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I recently came through this interesting design question, which has been stuck in my head since then.

Now, putting myself in such a persons shoes (though its weird and tough to think like that), without vision and hearing sense, i cant think of any substantial measure to do simple stuff, like how to decide where to push a coin to get a coke, or where to swipe my hand to book a ticket, or maybe something simple like that.

What i can think of is maybe, machine is designed in some touch-oriented fashion. Like we can get some knowledge of where to proceed, by touching at some random position.

I may sound too stupid, but that's it, nothing innovative is striking me right now.

I need a interview oriented answer. Any suggestions?

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closed as not a real question by JonW Jun 21 '13 at 8:38

It's difficult to tell what is being asked here. This question is ambiguous, vague, incomplete, overly broad, or rhetorical and cannot be reasonably answered in its current form. For help clarifying this question so that it can be reopened, visit the help center.If this question can be reworded to fit the rules in the help center, please edit the question.

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I don't see a question. –  DA01 Jun 20 '13 at 21:11
    
The first idea is to make the machine easily detectable. Its vibration signature has to be unique, it seems. –  Deer Hunter Jun 21 '13 at 4:00
    
What is it exactly you need an answer to here? It looks like you're just starting a discussion about vending machine usage for deaf / blind people. You're asking for an 'interview oriented answer' but haven't stated what the question is. –  JonW Jun 21 '13 at 8:38
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2 Answers 2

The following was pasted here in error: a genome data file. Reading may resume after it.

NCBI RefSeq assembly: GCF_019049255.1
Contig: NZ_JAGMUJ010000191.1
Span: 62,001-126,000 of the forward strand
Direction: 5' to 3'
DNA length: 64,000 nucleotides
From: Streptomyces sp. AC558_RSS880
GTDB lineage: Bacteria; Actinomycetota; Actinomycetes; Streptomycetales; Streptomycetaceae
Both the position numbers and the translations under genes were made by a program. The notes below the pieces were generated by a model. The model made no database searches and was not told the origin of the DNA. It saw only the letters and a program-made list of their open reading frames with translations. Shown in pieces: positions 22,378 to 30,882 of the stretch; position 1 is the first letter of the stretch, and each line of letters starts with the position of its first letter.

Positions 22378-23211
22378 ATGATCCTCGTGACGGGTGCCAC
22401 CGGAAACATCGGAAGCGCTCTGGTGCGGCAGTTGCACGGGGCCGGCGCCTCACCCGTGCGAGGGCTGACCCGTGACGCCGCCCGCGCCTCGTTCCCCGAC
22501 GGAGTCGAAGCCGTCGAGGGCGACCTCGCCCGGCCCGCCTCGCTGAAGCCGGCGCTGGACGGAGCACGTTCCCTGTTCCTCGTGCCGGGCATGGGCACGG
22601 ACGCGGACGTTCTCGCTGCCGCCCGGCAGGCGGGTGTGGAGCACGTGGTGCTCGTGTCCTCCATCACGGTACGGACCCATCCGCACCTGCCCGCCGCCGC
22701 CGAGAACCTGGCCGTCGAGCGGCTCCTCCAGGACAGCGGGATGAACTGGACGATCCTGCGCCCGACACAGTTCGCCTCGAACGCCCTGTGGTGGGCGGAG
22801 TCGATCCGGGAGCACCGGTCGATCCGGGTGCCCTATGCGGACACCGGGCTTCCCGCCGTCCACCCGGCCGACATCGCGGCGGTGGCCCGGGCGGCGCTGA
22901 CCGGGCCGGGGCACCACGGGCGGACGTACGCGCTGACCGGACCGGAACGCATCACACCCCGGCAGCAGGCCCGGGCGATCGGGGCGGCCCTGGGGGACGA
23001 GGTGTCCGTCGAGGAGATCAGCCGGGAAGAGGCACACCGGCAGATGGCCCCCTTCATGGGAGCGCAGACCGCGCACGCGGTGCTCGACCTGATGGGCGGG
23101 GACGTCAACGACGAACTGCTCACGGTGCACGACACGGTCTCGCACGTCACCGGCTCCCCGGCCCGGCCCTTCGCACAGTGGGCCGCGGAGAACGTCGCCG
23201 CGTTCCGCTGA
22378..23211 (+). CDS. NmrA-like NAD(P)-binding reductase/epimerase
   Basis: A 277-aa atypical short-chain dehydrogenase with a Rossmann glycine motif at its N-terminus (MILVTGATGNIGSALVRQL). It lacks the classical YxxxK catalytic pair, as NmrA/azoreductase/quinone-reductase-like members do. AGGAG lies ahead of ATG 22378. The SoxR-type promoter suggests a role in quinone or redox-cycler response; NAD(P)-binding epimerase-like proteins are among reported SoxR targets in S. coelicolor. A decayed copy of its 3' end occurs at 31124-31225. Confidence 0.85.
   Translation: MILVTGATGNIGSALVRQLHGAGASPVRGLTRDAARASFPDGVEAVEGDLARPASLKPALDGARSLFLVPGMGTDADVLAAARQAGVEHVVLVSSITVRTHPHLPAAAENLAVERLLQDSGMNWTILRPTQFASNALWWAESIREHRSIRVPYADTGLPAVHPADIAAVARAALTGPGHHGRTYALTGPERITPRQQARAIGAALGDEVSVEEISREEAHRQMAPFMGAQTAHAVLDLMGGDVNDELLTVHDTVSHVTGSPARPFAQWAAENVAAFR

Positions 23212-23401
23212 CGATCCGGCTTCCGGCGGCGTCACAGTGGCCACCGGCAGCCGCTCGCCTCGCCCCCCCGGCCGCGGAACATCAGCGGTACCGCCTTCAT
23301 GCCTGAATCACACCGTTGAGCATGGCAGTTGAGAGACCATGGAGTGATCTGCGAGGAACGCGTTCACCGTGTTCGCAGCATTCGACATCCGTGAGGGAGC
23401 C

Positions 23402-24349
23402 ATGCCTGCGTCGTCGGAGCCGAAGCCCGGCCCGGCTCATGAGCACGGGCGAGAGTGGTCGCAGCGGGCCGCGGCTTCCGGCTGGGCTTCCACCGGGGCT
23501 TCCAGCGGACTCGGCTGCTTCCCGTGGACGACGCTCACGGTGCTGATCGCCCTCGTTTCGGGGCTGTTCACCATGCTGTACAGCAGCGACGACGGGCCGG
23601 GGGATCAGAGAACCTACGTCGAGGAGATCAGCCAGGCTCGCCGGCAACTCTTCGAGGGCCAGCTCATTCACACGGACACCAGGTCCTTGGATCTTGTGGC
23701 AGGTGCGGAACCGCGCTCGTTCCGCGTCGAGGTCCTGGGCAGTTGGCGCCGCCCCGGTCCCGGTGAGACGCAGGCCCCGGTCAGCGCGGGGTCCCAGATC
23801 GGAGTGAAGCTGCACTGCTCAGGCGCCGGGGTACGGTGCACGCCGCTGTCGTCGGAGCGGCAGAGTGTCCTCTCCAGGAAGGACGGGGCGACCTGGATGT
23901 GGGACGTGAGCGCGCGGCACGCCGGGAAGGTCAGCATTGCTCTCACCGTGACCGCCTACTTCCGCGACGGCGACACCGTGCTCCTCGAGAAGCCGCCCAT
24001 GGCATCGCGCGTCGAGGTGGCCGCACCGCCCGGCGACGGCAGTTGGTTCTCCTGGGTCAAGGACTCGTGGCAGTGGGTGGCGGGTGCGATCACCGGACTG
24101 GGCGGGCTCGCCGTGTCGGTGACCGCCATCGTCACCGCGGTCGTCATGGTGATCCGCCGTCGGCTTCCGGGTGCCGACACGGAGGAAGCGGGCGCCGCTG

Your question seems to focus on placement of the keypad and how a designer would determine where to position these elements while relying solely on touch. If we can assume that a person who can neither see nor hear is walking unaccompanied, let's start with their accessing the machine. They're going to rely on touch to find the controls.

  • Place the controls at approach level for an average height person.
  • Make sure there are no sharp edges anywhere on the machine as it'll likely get patted down before the user finds the controls.
  • Consider using physical constraints that lead the hand in the direction you want it to go. A series of bumps that get smaller and closer together as the hand nears its destination could be one approach.
  • Consider providing a redundant set of controls at wheelchair level.

If we can assume the user is accompanied, we can also provide auditory or visual cues that might help the helper while still maintaining independence for the non-sighted, non-hearing user. It's an interesting design challenge, and one that could make vending machines easier to use for people with other physical challenges besides sensory deficit.

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Many vending machines have braille printed near and/or on keypads that provides information about what they dispense and their transaction process. So single-step dispensing machines like soda/cigarettes machines would not pose a much usability problem for someone who is both blind and deaf, assuming the person is able to locate the machine.

Screen-based kiosks on the other hand would be more complicated, since many often involve substantial amount of information being displayed. The only way to universally convey the information would be through use of refreshable braille display.

Refresahable braille display is very effective way for a blind person to interpret and interact with information on computer screen without audio-basesd screen reader. Likely reason why we don't see one on kiosks is probably due to the fact that only 0.03% of US population is both deaf and blind, and most would receive assistance through other means.

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